ROBERT W. BROCKWAYTHE ROOTS OF NEW AGE
the sudden popularity of the Beatles on the Ed Sullivan Show and the disastrous Democratic convention in Chicago when it all effectively ended. It was the time of poets like Ferlinghetti and Ginsberg, a brief moment in time now cherished in fond memory by men and women now in high position. No one living today may live long enough to see such a period again. There had not been one since the days of Ernest Hemingway, F. Scott Fitzgerald, and James Joyce on the left bank of the Seine in the Paris of the 1920s and early 1930s.
I began my ministry as pastor of Wellesley Fells Community Universalist Church in 1952. The church was a small liberal congregation in a lovely suburban town just outside Boston, Massachusetts. The people of the community were almost entirely young families of my own generation. Most of us were children during the Great Depression, and had been caught up in the maelstrom of World War II. Many had been overseas. All had long since wearied of adventure and longed for domestic bliss, preferably a house in the country. Most had to settle for a house in the suburbs.
They were completely absorbed in their children, and, to them, parenthood was the most important of their concerns. There was general consensus that our generation and all generations past had utterly failed, and that the world’s hope lay with this new generation of youngsters. Everything centered around the kids, what they were doing at school, what parts each had in the school plays, whether they liked peanut butter and banana or peanut butter and bacon sandwiches. Their parents, many of whom were highly-educated professionals, talked of nothing else. They all read and passed around books by pediatricians like Spock and child psychologists like Gesell. The kids were made to believe that nothing in their parents’ lives ever had been as important as they were.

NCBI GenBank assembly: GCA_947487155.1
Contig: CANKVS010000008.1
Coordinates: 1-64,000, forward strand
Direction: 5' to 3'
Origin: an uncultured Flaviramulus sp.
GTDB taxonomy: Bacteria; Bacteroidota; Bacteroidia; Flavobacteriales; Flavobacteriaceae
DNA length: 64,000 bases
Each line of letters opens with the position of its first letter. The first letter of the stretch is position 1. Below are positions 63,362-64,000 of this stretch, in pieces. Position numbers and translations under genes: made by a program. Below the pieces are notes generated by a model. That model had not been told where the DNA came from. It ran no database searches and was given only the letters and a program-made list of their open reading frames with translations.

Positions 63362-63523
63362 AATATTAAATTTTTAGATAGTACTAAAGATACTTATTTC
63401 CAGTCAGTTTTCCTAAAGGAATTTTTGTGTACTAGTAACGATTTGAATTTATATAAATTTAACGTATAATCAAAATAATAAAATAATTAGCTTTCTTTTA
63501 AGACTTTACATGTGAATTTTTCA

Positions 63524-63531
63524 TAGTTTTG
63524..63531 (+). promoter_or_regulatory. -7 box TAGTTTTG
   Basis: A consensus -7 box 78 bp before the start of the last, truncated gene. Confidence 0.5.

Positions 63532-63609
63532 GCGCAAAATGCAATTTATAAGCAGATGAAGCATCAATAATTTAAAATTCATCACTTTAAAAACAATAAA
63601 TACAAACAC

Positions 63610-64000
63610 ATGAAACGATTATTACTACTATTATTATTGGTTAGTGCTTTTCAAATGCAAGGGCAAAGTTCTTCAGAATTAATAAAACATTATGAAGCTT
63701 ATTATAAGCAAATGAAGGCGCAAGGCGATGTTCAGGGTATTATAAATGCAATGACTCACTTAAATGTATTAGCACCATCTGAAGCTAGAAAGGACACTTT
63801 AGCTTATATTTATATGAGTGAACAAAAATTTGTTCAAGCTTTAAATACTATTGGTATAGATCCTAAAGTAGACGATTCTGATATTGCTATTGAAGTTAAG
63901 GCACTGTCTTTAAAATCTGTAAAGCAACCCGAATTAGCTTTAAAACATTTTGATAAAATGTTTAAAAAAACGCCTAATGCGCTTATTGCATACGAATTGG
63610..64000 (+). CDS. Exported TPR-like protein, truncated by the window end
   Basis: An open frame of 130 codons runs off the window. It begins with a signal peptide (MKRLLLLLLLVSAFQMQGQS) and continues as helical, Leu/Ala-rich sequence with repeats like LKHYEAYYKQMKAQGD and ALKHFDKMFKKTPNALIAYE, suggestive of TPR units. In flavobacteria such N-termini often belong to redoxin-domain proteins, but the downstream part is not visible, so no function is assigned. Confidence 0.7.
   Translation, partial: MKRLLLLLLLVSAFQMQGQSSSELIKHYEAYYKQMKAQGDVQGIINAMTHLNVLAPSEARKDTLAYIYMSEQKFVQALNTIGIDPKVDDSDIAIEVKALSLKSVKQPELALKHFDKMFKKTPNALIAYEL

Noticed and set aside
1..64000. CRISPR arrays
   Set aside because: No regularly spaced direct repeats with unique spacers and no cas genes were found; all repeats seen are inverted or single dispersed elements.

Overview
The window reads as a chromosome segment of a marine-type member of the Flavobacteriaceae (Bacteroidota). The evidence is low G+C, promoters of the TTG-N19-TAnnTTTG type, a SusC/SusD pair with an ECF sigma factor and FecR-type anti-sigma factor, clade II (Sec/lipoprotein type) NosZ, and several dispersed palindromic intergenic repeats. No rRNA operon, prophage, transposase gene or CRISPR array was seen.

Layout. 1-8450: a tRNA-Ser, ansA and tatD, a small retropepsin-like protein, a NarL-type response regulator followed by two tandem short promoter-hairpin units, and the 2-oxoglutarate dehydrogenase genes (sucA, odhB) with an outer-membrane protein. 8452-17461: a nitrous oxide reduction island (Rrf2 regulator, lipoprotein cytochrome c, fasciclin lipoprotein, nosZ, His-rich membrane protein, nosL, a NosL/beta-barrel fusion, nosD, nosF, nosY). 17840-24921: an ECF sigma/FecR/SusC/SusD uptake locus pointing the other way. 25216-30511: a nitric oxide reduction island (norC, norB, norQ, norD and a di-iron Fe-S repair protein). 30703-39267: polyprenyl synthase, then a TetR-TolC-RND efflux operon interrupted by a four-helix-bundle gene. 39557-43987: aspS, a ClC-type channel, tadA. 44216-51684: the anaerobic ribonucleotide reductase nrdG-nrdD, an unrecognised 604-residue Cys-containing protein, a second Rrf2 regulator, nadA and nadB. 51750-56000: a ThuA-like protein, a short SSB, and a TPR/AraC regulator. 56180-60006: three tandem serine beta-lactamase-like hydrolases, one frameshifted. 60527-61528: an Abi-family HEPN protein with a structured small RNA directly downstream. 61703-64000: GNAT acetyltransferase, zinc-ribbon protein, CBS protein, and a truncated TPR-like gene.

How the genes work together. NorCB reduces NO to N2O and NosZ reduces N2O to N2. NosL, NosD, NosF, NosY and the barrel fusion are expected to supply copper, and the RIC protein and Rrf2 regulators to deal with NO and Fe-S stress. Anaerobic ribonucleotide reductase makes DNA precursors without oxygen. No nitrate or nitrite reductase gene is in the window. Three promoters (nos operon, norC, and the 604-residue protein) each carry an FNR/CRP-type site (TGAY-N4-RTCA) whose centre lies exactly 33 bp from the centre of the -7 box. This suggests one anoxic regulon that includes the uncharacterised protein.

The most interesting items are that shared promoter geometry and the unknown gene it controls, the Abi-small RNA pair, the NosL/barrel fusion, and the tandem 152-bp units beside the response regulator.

In the course of my parish calls I soon discovered that there was much desperation underneath this veneer of domestic tranquillity; many unhappy marriages, many frustrated housewives who yearned to be somebody besides “Mama,” and husbands who fled to basement worshops as soon as they came home. These were affluent, upwardly-mobile people, who, with improving incomes, moved from Wellesley Fells to the more elegant neighborhoods of nearby Wellesley Hills. They had material wealth, but many of them were inwardly empty. Their salvation, they said, lay with their children.
The children, for their part, were never free from their parents and other adults. Their days were programmed by adult-directed activities. There was never a time when the kids could just play by themselves, read, or work at hobbies. Their parents knew everything they did, steered them, constantly hovered over them, pampered them, and petted them. I predicted that some day they would rebel, and they did. These were the kids who became the hippies.
Some hippies turned inward to seek deeper sources of spirituality than they had found in the conventional faiths in which they had been reared. Those engaged in this quest included many young priests, ministers, and rabbis. My best friends in Louisiana were several young Catholic priests who shared this